Within arguably the greatest sermon of all time, (The Sermon on the Mount), Jesus lays out the framework of the Christian faith through a handful of sayings, what we know as the Beatitudes. Though only twelve verses, these statements serve as the mission and vision of Christianity as a whole. By this point in Jesus’ ministry and teachings, we are familiar with Jesus dropping statements which counter how the “world” would think or act. In Matthew 5:5, Jesus says, “Blessed are the meek, for they shall inherit the earth.”
A quick google search defines meek as quiet, gentle, and easily imposed on; submissive. If I am being honest, when I hear the word “meek,” I find myself associating it with the word “weak.” However, the ancient Greek word (“praus”), where we get the word meek from, has a lot more meaning packed into it. The word “praus” was borrowed from the military and is related to the taming and training of a horse for battle. Here is an excerpt from a word study that was done on the word “meek” that is helpful: “The Greek army would find the wildest horses in the mountains and bring them to be broken in. After months of training, they sorted the horses into categories. When a horse passed the conditioning required for a war horse, its state was described as ‘praus,’ [that is, meek]. The war horse had ‘power under authority,’ ‘strength under control.’ A war horse never ceased to be determined, strong and passionate. However, it learned to bring its nature under discipline. It gave up being wild, unruly, out of control and rebellious. A war horse learned to bring that nature under control. It would now respond to the slightest touch of the rider, stand in the face of cannon fire, thunder into battle and stop at a whisper. It was now ‘meek.’”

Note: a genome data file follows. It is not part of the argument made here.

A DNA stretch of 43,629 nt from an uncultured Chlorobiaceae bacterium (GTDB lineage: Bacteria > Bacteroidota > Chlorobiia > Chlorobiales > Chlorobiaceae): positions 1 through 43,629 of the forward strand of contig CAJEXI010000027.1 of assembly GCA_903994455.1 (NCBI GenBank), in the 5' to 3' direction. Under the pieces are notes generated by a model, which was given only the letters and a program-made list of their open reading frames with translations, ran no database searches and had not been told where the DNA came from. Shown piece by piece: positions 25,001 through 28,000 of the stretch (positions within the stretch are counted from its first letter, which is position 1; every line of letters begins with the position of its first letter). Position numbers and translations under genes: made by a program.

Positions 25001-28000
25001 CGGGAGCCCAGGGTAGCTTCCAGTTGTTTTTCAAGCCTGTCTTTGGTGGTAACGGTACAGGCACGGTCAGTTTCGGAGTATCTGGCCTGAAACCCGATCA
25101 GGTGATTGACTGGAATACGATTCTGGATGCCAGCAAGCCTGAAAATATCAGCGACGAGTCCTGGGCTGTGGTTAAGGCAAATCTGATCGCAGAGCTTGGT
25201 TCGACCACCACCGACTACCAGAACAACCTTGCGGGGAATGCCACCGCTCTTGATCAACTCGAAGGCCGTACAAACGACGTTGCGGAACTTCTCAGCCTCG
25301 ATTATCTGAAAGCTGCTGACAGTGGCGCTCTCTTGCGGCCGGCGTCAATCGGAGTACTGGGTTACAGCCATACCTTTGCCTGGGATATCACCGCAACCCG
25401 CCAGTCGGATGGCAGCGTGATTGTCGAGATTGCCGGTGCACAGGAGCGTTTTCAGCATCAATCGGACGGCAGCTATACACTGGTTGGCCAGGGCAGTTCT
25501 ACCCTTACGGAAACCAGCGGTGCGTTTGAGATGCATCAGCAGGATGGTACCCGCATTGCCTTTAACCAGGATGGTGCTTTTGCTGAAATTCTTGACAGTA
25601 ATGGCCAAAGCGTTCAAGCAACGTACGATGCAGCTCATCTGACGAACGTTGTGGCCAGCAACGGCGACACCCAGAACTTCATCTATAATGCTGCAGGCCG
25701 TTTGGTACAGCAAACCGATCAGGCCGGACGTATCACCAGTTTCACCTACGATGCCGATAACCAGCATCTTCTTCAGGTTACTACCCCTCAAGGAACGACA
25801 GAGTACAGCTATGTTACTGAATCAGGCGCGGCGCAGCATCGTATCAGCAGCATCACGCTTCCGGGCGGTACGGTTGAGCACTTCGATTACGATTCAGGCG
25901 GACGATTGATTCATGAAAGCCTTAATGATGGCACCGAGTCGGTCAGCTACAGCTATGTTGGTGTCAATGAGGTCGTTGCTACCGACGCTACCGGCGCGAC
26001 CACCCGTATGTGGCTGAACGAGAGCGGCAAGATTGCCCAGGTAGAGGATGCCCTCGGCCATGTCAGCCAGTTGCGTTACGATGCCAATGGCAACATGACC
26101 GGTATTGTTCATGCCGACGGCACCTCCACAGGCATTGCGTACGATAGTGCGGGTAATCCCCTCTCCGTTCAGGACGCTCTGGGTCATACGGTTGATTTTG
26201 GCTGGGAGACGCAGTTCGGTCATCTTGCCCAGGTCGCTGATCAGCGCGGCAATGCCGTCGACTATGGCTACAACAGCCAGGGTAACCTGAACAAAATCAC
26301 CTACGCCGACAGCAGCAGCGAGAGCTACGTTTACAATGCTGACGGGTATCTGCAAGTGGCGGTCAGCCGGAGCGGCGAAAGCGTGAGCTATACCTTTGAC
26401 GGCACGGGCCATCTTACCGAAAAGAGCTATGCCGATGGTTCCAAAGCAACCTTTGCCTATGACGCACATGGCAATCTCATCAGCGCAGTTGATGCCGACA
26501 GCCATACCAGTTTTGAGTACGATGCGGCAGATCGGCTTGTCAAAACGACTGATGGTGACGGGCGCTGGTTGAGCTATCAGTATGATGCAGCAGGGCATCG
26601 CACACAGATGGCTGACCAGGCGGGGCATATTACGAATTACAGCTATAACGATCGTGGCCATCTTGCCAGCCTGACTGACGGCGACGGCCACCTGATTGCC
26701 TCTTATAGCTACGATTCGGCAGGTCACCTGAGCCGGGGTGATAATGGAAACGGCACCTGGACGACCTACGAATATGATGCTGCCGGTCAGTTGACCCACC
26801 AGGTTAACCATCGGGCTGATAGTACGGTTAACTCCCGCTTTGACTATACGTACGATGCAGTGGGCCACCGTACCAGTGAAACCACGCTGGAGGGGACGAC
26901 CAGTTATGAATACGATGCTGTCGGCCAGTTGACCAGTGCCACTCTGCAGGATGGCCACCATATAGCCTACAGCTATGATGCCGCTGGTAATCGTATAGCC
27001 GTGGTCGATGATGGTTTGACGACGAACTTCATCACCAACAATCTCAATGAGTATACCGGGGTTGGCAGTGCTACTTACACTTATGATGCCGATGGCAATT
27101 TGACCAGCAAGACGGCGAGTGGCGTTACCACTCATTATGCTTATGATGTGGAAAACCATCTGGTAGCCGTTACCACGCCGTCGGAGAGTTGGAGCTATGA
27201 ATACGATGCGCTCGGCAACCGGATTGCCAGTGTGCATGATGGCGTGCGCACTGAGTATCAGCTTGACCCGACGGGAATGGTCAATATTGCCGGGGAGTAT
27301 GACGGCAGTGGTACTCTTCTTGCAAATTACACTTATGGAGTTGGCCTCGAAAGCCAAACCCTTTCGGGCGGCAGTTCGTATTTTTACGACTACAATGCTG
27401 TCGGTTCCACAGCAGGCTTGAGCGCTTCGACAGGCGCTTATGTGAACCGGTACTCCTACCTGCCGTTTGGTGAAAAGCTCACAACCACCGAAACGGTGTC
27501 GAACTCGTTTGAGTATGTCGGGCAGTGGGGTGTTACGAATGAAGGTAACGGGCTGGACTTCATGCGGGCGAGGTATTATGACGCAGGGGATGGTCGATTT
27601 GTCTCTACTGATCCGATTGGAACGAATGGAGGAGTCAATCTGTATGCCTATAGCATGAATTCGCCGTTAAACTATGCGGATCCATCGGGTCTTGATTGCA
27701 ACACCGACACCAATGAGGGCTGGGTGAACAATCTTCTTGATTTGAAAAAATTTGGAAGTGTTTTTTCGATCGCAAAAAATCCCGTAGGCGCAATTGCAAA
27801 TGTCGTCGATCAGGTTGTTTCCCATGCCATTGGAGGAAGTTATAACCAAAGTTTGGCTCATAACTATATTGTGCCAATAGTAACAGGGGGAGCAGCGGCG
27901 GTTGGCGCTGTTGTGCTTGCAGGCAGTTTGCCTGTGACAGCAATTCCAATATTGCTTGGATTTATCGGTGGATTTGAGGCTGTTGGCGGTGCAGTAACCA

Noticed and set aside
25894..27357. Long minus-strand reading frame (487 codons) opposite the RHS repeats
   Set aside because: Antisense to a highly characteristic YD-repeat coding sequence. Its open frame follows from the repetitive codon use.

Meekness shows up in the Bible on a number of occasions. James writes, “Know this, my beloved brothers: let every person be quick to hear, slow to speak, slow to anger; for the anger of man does not produce the righteousness of God. Therefore put away all filthiness and rampant wickedness and receive with meekness the implanted word, which is able to save your souls” (James 1:19-21). As a church, last year we spent months looking at the life of Moses. In Numbers 12:3, Moses is described as being, “Very meek, more than all people who were on the face of the earth.” David writes in Psalm 37:11, “But the meek shall inherit the land and delight themselves in abundant peace.”
As I was taking a closer look at our call to be meek, I am reminded of the Fruit of the Spirit (love, joy, peace, patience, kindness, goodness, faithfulness, gentleness, and self-control). These all coincide with the call for us to be meek. Within the Sermon on the Mount and throughout many of the teachings in Scripture, we really are called to “be” more than we are called to “do.” A lot of times I think it is easy to get discouraged by what we have done in our past, or by the things that we are not doing today that we wish we were. Maybe we need to wake up each day and focus firstly on who God is calling us to be, rather than the work we feel we need to accomplish, even in the name of Jesus. Through being meek, may we be filled with the strength of God to stand and face the battle, but disciplined enough to hear the gentle whisper of God as He leads and guides from within.